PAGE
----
Anneloes van Slooten, Santiago Palacio Villa, Alexander Scho, Gijs van Berge Henegouwen, Zuzanna Maria Rosinska, Daniele Ceragno, Gioele Colombo, Martijn Vos, Richard Thomson, Andrea Malagnino, Ian Omumbwa, Luca Parlangeli, Nicole Garcia Vogt, Stefano Agliati, Jun Chen, Binghui He, Isabel Recubenis Sanchis, Ioanna Virvidaki, Anne de Jong, Prinka Anandawardhani, Petra Grgic, Jahnavi Bhatt
dr.ir. Taneha Kuzniecow Bacchin, dr.ir. Luisa Maria Calabrese
Graphic design and website
Taneha Kuzniecow Bacchin
Geert van der Meulen, Robert Reinartz
Luisa Maria Calabrese, Taneha Kuzniecow Bacchin, TT Studio
Dirk Sijmons (TU Delft/H+N+S Landscape Architecture), Martino Tattara (KU Leuven/Dogma), Stefan Laxness (AA Diploma Unit 9), Gabey Tjon A Tham (installation artist).
The works presented in the exhibition “A TOPOGRAPHY OF CHANCE” close the three year-long cycle on the North Sea. Inspired by the ‘Topographie Anecdotée du Hasard’ by Daniel Spoerri, the studio engaged in an open conversation amid six lines of inquiry (the coexistence between different claims at sea, ranging from extractivism, energy, fishery, ecology, logistics and migration to carbon storage and climatic shifts) regarding the future of the North Sea region. After having disclosed, represented and analysed its past, present, and future geography, in this closing cycle the studio projected and delineated a radically different space for the North Sea territory: a topography of chance. The “table of conversation” presented in the first session of this exhibition website is the topos and, the same time, a performative act. We used it as a non-conventional method to guide the non-hierarchical dialogue between the six lines of inquiry and the consequent development of the projects. It invited participants to explore and experiment with the role of ‘rhetorical object’ in communicating issues, to look at and reflect on relations between intention and concepts, but also between research understanding and design intentions. At the outset, each project positioned itself with respect to the claims on the North Sea. Subsequently, through an iteration of conversations seeking for assonances and dissonances amid the lines and projects, a topography of displacement emerged. An unexpected aesthetics of shift into the imagination and spatio-political representation of the six lines of inquiry. The tablecloth provided a physical record of the iterations (positioning-assonance-dissonance), which moderates itself without the need to ‘tie up loose ends’. Ultimately, this guided dialogue among projects – and therefore among points of view – draws a Topography of Chance, an overture towards a new development logic of the North Sea (and exceptions).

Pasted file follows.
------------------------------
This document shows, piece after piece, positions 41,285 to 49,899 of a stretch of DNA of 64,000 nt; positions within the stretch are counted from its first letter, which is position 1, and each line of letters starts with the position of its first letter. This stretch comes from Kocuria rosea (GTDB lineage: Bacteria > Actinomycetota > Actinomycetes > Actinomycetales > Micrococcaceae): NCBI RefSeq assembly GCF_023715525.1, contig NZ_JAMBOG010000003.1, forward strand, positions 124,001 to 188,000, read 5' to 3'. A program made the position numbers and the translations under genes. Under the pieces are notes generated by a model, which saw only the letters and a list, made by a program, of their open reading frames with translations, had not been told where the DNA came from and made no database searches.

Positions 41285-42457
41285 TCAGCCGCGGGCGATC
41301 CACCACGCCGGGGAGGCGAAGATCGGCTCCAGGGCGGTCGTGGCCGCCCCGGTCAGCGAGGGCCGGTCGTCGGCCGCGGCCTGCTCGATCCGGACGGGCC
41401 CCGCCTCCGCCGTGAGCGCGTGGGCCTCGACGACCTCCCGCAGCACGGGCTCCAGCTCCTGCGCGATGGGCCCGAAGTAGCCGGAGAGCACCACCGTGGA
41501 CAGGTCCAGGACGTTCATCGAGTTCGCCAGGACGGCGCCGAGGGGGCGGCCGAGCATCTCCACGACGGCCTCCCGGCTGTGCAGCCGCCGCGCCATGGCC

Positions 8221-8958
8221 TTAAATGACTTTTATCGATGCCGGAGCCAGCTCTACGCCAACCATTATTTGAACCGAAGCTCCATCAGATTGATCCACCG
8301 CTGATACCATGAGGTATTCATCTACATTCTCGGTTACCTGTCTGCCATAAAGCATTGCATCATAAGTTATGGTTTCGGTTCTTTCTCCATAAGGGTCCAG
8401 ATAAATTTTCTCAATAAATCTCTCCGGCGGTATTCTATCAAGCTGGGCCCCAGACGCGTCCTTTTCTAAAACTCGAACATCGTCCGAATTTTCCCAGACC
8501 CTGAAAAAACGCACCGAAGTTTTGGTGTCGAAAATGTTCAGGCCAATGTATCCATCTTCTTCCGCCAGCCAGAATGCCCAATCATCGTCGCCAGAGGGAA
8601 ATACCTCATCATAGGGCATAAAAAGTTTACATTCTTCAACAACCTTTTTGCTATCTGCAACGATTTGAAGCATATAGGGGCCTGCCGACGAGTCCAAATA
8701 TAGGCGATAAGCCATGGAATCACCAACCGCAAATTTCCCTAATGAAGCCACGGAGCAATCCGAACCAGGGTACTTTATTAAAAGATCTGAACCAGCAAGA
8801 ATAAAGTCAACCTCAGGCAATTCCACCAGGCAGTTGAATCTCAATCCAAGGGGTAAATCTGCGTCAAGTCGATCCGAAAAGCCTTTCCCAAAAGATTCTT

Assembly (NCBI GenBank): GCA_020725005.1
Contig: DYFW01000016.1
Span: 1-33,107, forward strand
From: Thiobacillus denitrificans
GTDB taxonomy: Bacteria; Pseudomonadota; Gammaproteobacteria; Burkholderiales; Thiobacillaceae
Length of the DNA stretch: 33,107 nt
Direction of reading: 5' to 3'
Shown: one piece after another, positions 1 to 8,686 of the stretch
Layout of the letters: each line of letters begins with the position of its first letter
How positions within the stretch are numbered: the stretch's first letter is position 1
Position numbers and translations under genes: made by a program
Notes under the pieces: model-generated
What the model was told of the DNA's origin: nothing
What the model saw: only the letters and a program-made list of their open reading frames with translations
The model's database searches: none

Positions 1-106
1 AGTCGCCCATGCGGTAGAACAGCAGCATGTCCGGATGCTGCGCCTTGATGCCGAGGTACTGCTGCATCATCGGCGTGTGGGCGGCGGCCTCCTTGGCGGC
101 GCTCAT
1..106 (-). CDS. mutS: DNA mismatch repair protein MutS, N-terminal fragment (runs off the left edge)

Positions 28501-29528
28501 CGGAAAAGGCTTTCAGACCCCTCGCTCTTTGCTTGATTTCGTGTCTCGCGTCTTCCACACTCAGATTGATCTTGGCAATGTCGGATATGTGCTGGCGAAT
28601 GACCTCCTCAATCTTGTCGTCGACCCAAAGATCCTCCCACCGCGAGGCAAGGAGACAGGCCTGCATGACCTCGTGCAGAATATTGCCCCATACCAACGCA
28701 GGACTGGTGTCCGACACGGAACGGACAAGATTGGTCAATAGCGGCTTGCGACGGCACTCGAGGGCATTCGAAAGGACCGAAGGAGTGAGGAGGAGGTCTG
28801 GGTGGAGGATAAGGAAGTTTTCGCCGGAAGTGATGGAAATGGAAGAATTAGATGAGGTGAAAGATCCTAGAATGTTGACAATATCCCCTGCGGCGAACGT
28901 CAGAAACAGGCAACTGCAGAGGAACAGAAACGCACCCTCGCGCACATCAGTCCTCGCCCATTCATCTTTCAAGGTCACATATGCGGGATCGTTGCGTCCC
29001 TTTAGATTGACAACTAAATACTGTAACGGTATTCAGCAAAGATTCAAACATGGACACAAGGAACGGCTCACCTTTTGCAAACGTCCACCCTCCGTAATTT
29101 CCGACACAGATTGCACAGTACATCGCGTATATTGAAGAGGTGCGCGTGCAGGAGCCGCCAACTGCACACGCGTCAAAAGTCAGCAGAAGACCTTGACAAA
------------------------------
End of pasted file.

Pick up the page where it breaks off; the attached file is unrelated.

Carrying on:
Six lines of inquiry:
1. ‘Flux, erasure and terraforming’
inundation, erosion, ice
oil / minerals / sand / food
3. ‘The dual nature of externalities’
polluted grounds, salt intrusion, carbon and methane emissions, extreme weather
4. ‘A pervasive ecology of flows’
energy, fishery, logistics, migration, data
5. ‘The oceanic project’
edge, island state(s), power
6. ‘Crises of representation’
political divisions, cultural heritage, assemblages and dissonances
Projects* geographic locations:
Land, coastal or sea locations/ cities and specific sites at the North Sea countries Norway, Denmark, Germany, The Netherlands, Belgium, France, England, Scotland. In addition, three case exceptions are displayed: Indonesia, India, and Italy.